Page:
How Should the FDA Regulate Fecal Transplantation Safely and Effectively?

This post written by Rachel Sachs originally appeared in the Bill of Health blog.

A draft version of the paper referred to in this blog post, co-authored by Sachs and Edelstein, is now available here.

[An early December] issue of the New Yorker featured a terrific article about fecal microbiota transplantation, or FMT.  Much of the article focused on OpenBiome, a nonprofit stool bank spun off from MIT that screens donors, processes samples, and ships them to hospitals around the country.  For those who are unfamiliar with FMT, it is a startlingly effective treatment for recurrent C. difficile infection.  C. diff infections have become among the most common hospital-acquired infections in the United States, causing more than 300,000 hospitalizations and 14,000 deaths annually.  And unfortunately, many of these infections are resistant to antibiotics, with resistance rates rising rapidly.  But FMT may provide a way forward: a recent randomized trial (antibiotics versus antibiotics plus FMT) was stopped early, when 94% of patients in the FMT group were cured, as compared to roughly 30% of those in the antibiotics groups.

Coincidentally, I’ve been working with OpenBiome over the past few months on an interesting question that the New Yorker article touched on only briefly: how should the FDA regulate FMT to best ensure its safety and efficacy?  At present, the FDA is proposing to regulate FMT as a biologic drug.  However, many (including OpenBiome’s co-founder, Mark Smith) have argued that it ought to be regulated like human tissue, which from a scientific standpoint it resembles more closely than it does a small molecule drug, given the challenge of characterizing stool’s active ingredients and providing consistency across batches.  OpenBiome’s Policy Director, Carolyn Edelstein, and I are currently working on a paper examining the pluses and minuses of the FDA’s current approach.  I want to briefly summarize a few key points of our paper here, but essentially we argue that classifying FMT as a drug is simultaneously underregulatory and overregulatory.  Our primary goal is to ensure that patients have access to safe, effective treatments – and that means the FDA should be more involved in regulating some aspects of FMT, and less involved in others.

Underregulation: As the FDA oversees the clinical trial system, it is generally concerned about two key metrics: the compound’s safety and its efficacy.  It does not, however, prioritize the safety of the process by which the compound is produced and stored.  Yet it is precisely that process which is critical in the case of FMT.  Much like the way the FDA has codified its regulations around blood or tissue, there is a strong need for regulations specifying who may donate stool, what pathogens it must be screened for, how it must be stored and shipped, etc.  The FDA has given no indication that it plans to issue such regulations, but given the known risks of pathogen transmission through stool, it should act to do so.  Professional societies have stepped in with “best practice” guidelines, but these should be formalized at the federal level.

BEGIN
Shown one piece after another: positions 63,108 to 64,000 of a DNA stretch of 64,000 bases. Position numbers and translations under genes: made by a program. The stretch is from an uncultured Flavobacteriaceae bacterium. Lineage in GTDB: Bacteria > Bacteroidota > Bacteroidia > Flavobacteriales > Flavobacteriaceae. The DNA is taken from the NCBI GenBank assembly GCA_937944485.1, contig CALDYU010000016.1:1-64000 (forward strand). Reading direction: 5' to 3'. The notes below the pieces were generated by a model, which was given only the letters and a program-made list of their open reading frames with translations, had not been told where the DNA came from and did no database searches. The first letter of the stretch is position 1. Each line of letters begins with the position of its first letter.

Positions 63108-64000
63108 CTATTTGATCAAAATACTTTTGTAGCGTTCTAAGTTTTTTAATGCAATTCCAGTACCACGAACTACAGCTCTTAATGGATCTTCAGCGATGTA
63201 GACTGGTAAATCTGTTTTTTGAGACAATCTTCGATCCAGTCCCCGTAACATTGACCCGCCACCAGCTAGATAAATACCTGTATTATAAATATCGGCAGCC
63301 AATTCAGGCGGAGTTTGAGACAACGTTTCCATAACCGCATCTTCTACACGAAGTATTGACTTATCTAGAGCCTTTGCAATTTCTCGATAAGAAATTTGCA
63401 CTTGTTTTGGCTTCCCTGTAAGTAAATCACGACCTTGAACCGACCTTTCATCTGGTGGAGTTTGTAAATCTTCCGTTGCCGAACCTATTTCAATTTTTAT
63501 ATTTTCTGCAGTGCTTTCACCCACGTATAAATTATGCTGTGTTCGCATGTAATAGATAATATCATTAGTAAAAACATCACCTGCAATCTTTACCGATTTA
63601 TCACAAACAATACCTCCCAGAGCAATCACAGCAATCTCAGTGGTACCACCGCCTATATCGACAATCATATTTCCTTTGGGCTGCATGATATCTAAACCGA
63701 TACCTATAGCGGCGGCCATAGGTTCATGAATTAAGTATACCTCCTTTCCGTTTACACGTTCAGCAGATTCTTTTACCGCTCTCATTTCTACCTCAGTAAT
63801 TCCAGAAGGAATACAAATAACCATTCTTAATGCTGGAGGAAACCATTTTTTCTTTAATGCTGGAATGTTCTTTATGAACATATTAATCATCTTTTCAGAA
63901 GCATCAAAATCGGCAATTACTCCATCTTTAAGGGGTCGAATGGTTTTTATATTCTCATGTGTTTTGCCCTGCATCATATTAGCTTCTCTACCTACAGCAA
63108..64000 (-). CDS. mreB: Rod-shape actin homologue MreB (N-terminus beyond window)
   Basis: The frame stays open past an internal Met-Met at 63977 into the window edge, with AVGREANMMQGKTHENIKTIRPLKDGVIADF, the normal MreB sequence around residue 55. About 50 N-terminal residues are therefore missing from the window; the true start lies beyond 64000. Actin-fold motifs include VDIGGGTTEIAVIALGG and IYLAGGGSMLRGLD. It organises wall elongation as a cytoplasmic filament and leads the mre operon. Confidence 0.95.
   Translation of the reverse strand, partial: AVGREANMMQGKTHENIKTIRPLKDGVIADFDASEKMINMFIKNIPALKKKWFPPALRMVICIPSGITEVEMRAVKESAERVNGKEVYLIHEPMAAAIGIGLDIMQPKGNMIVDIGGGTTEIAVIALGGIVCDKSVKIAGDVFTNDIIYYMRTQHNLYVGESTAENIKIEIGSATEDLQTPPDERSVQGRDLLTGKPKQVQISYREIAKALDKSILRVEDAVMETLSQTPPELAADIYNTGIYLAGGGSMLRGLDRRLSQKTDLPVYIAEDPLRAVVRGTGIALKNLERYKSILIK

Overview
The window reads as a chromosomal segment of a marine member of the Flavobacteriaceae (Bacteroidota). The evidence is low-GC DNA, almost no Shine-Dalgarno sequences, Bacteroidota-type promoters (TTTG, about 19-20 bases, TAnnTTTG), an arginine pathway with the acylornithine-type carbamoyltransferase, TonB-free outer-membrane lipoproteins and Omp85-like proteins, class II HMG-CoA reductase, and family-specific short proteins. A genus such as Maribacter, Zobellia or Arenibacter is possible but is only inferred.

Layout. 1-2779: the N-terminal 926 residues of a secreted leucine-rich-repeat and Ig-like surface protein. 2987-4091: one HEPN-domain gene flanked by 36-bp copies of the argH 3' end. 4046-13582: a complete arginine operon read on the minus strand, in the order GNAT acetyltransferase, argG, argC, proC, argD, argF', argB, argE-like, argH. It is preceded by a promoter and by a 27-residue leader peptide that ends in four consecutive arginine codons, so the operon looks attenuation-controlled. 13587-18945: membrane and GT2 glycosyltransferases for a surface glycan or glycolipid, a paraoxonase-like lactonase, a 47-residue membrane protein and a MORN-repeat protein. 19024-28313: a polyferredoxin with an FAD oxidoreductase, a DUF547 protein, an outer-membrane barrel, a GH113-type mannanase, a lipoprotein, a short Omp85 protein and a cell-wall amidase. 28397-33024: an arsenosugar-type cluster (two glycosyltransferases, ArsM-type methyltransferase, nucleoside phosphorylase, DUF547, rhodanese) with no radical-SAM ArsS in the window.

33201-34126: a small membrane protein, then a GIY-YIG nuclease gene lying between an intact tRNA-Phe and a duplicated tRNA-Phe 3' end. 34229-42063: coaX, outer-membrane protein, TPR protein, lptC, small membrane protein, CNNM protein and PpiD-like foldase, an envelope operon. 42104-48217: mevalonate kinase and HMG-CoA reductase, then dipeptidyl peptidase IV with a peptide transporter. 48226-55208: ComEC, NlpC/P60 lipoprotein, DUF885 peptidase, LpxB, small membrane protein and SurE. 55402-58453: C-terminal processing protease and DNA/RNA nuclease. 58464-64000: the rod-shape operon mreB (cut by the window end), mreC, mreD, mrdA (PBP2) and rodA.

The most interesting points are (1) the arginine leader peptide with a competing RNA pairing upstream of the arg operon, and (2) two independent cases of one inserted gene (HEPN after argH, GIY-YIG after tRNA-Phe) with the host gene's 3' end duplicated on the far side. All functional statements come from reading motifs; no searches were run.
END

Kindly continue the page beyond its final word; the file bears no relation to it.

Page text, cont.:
Overregulation: At the same time, regulating FMT as a drug would also be overregulatory, specifically in the context of treating recurrent C. diff infection.  Scientists have already performed clinical trials evaluating the efficacy of FMT as a treatment for recurrent C. diff, with such strong effect sizes that completing large trials was not necessary for establishing efficacy.  What is needed, though, is information about its efficacy for other disorders (the New Yorker article mentions Crohn’s disease as one possible indication).  Regulating FMT as a drug might have the perverse effect of delaying the gathering of that information.  Currently, the FDA is exercising its enforcement discretion and has chosen to allow doctors to prescribe FMT, but only for recurrent C. diff.  However, multiple companies have submitted Investigational New Drug (IND) applications covering FMT for the treatment of recurrent C. diff and are proceeding through the clinical trial process.  If approved, a processing company could then provide its stool off label for all indications, dampening the incentive to perform further clinical trials.  (Granting biologic or orphan drug exclusivity to a single company also has safety ramifications, as we address in the piece, due to the do-it-yourself potential of FMT.)

Yet the FDA has a way out of this problem: it could adopt a hybrid approach, in which it regulates FMT differently depending on the disease it’s intended to treat.  Due to similar concerns, the FDA has adopted this modality for regulating cord blood.  Where banked cord blood is intended for later use by its donor or that donor’s close relatives, that cord blood is regulated as a biological product, in a way that prioritizes the safety of the donation and storage process.  But where blood is intended for use by a patient unrelated to the donor, it is regulated both as a biological product and as a drug.  This means that those seeking to use cord blood for alternative purposes must also submit an IND for the requested indication, a process which might involve extensive clinical trials.  Adopting this approach would permit the FDA to regulate different indications of FMT differently, depending on whether efficacy has been proven in a particular case.  The FDA should strongly consider this more tailored approach.

Rachel Sachs is an Academic Fellow at the Petrie-Flom Center for Health Law Policy, Biotechnology, and Bioethics at Harvard Law School.

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